Chris: And obviously, there’s been a massive increase in users. What are the latest stats you’ve got around the number of users for Teams?
Jas: Yeah, I think the latest was around 44 million, which is massive. I don’t have the numbers for us really specifically but we’ve actually released a blog recently that calls out some of the interesting insights that we’re seeing as part of that. Obviously, there’s a lot of people that have been using Teams maybe for things like chat or file sharing but through the time we’ve actually seen people doing twice as many meetings as Microsoft Teams meetings and turning on a lot more video calling. I think a lot of people will remember back to the days of Skype and even when I started working in Microsoft, video wasn’t really a thing. It was a feature but no one really turned it on. And I think generally, we saw a massive increase with that in Teams but it’s just completely blown up since then. I think we’ve actually saw that 57% of Australians using Microsoft Teams turn on video. One of the top countries in the world. Yeah.
Chris: I’ve been using video a lot as well but as my beard is getting longer and my hair is getting longer, I’m thinking I might to have to maybe put up a photo of me and just use that instead of the live video because it’s just getting worse and worse. My wife has told me that I’m turning into Seth Rogan. She said this looks like … Look, with an explosion of users, it would have been great to spread them out across a full year perhaps but it really has been absolutely full on the last six weeks or so. What are some of the new features of Teams that have attracted all those users over?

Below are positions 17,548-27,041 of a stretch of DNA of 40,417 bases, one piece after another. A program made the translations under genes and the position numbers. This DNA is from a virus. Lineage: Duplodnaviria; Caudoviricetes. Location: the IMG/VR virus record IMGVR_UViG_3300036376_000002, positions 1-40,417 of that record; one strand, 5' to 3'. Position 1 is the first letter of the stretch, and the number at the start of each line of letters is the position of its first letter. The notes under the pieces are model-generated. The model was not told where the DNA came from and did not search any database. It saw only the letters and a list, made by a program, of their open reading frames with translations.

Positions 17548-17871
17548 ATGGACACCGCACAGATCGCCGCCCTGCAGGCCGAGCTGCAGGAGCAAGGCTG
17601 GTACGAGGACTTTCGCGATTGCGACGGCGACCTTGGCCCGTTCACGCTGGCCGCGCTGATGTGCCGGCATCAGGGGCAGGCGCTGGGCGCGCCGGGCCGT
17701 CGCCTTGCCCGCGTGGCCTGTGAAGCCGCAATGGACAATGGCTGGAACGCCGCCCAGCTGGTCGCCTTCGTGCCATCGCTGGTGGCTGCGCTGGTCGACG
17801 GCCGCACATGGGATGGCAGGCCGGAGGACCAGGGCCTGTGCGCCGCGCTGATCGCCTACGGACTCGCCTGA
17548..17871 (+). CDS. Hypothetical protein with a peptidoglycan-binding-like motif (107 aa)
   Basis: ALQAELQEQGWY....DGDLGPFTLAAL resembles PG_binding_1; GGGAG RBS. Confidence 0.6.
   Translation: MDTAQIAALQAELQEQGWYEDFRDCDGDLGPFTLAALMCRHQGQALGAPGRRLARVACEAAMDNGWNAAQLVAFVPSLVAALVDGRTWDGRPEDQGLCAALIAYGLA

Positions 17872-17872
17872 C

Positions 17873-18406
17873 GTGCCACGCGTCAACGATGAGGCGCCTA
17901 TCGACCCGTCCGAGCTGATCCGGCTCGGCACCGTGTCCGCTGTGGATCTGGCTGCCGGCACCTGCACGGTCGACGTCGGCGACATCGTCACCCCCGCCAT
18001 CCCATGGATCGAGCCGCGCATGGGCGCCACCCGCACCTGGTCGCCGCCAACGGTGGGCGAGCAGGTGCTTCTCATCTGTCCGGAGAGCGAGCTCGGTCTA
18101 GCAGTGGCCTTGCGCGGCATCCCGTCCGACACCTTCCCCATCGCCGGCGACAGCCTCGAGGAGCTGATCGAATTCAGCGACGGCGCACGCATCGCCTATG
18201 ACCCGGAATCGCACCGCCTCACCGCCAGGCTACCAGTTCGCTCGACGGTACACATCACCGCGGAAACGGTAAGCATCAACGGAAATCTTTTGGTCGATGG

Jas: Yeah. I think I’ve got a couple coming up in our future of Teams section as well but there’s quite a few things that a lot of Teams users have been asking for, for a while. I think one of the ones that I’m missing right now is custom background.